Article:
I attended the Department of Energy's public meeting on Feb. 27 that presented the new "game show" by the secretary of energy, Abraham, dialing for cleanup dollars. All the state EPA, stakeholders, and local DOE site managers have to do is come up with a fast, cheap cleanup and they will win part of an $800 million jackpot!
Funny, I seem to remember a similar game we played before. And I thought we won the prize. But now the president has reneged and taken away the prize money.
But isn't it going to take a lot of time to come up with the winning answer? Will this waste precious time? Is the cheaper and faster cleanup going to further compromise the workers' and plant neighbors' health? Less money and less time spent for cleanup, monitoring, and environmental assessment jeopardizes us all.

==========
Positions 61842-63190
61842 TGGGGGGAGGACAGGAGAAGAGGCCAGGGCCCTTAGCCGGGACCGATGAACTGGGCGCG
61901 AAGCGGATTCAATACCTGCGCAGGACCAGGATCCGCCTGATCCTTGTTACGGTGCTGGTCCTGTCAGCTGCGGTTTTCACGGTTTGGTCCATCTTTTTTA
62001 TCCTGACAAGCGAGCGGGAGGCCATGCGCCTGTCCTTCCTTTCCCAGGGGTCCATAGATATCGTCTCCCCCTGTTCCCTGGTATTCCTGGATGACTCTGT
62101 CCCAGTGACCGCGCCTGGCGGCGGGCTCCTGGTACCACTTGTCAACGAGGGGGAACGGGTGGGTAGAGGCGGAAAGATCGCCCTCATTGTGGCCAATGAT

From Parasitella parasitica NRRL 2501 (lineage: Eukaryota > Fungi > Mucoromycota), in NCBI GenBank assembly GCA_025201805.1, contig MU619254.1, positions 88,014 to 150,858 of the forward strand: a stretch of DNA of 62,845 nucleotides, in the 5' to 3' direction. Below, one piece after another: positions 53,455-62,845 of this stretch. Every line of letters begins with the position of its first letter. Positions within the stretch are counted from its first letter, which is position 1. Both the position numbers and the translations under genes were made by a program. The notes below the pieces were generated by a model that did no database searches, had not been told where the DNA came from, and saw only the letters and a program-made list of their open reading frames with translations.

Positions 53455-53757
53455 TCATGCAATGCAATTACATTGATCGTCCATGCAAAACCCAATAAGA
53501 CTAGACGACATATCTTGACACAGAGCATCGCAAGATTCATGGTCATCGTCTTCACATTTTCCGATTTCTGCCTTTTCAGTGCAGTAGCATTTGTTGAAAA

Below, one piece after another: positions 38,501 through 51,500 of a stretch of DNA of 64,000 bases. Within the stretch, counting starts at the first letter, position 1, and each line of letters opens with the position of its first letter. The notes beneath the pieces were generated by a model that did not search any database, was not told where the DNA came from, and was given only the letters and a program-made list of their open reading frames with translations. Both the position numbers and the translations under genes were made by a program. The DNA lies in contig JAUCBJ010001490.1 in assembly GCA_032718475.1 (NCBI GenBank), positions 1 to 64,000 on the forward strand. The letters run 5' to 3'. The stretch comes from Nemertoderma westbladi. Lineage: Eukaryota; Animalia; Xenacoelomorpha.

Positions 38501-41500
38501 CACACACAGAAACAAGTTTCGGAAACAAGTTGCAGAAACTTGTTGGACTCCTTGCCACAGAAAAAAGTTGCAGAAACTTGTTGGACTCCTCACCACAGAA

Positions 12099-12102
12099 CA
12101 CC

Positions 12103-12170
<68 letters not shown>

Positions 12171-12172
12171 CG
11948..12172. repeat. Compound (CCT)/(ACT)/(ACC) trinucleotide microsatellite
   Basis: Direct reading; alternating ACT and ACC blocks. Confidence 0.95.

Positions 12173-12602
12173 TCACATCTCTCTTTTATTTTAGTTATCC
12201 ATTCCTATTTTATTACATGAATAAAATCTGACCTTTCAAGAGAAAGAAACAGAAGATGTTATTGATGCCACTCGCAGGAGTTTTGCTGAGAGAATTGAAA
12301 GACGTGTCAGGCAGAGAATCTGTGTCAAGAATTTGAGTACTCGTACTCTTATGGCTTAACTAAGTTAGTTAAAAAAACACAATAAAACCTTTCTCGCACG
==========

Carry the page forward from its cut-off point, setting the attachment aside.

DOE shouldn't forget that it has a legal and moral responsibility under the federal facilities agreements to request enough money to meet the needed safest cleanup process. There are other legal documents they can't ignore. The money should go to where it is needed — not for the site with the slickest cleanup entry.
DOE is already guilty of cutting corners in the protection of human health. This $800 million slush fund will further reinforce this bad behavior. The DOE should not play this dangerous game.